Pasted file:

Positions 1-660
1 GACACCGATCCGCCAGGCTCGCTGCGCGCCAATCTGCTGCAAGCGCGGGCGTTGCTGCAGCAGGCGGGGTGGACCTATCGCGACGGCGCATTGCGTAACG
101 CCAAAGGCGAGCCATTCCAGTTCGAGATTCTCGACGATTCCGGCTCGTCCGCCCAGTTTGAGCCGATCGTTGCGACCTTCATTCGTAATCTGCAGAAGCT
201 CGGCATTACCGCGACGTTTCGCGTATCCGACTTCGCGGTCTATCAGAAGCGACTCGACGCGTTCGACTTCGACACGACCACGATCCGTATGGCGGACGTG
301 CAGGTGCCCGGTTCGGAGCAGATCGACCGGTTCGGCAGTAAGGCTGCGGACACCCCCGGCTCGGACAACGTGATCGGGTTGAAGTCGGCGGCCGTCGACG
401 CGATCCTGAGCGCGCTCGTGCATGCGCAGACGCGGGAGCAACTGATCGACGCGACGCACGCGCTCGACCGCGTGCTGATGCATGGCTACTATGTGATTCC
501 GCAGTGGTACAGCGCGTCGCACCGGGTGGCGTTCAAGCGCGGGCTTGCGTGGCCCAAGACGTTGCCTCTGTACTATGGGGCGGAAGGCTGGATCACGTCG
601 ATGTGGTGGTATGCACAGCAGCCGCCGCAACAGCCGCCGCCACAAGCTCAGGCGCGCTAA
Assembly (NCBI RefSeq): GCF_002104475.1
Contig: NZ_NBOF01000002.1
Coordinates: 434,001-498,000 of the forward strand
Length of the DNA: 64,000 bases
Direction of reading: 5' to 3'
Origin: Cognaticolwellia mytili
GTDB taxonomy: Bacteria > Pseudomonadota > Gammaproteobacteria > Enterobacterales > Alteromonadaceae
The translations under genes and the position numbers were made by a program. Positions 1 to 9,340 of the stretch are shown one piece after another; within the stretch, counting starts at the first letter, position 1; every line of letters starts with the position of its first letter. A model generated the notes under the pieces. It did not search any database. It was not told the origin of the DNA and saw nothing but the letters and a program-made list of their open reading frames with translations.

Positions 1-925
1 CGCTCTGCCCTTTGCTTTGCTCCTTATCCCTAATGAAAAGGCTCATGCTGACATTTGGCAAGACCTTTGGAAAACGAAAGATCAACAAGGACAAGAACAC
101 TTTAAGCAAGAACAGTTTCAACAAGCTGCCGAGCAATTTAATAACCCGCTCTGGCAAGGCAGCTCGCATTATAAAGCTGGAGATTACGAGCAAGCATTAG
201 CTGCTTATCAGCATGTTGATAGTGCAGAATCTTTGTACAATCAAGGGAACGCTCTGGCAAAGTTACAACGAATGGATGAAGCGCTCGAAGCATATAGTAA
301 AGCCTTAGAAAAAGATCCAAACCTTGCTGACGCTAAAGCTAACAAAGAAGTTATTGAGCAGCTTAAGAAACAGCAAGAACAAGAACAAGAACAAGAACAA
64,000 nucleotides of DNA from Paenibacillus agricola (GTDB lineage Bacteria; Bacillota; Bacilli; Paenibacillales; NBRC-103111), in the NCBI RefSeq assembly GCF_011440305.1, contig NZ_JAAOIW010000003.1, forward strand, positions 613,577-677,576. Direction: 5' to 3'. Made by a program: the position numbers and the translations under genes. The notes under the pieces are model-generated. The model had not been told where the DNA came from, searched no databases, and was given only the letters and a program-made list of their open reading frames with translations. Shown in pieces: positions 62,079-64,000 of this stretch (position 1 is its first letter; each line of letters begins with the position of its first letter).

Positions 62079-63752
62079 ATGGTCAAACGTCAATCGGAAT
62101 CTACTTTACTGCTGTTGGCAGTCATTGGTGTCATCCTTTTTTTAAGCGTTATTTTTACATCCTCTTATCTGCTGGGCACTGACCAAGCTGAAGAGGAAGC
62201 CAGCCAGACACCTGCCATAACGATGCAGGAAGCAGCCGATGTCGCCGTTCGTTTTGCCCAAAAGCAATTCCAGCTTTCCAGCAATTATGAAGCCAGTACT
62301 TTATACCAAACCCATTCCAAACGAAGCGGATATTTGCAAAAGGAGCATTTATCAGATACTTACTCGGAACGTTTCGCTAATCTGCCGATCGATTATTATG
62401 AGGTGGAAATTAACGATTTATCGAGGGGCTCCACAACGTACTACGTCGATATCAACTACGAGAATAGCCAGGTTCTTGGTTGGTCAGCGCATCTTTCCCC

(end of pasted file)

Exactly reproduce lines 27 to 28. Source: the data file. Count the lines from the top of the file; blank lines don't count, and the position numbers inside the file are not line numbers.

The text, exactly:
62301 TTATACCAAACCCATTCCAAACGAAGCGGATATTTGCAAAAGGAGCATTTATCAGATACTTACTCGGAACGTTTCGCTAATCTGCCGATCGATTATTATG
62401 AGGTGGAAATTAACGATTTATCGAGGGGCTCCACAACGTACTACGTCGATATCAACTACGAGAATAGCCAGGTTCTTGGTTGGTCAGCGCATCTTTCCCC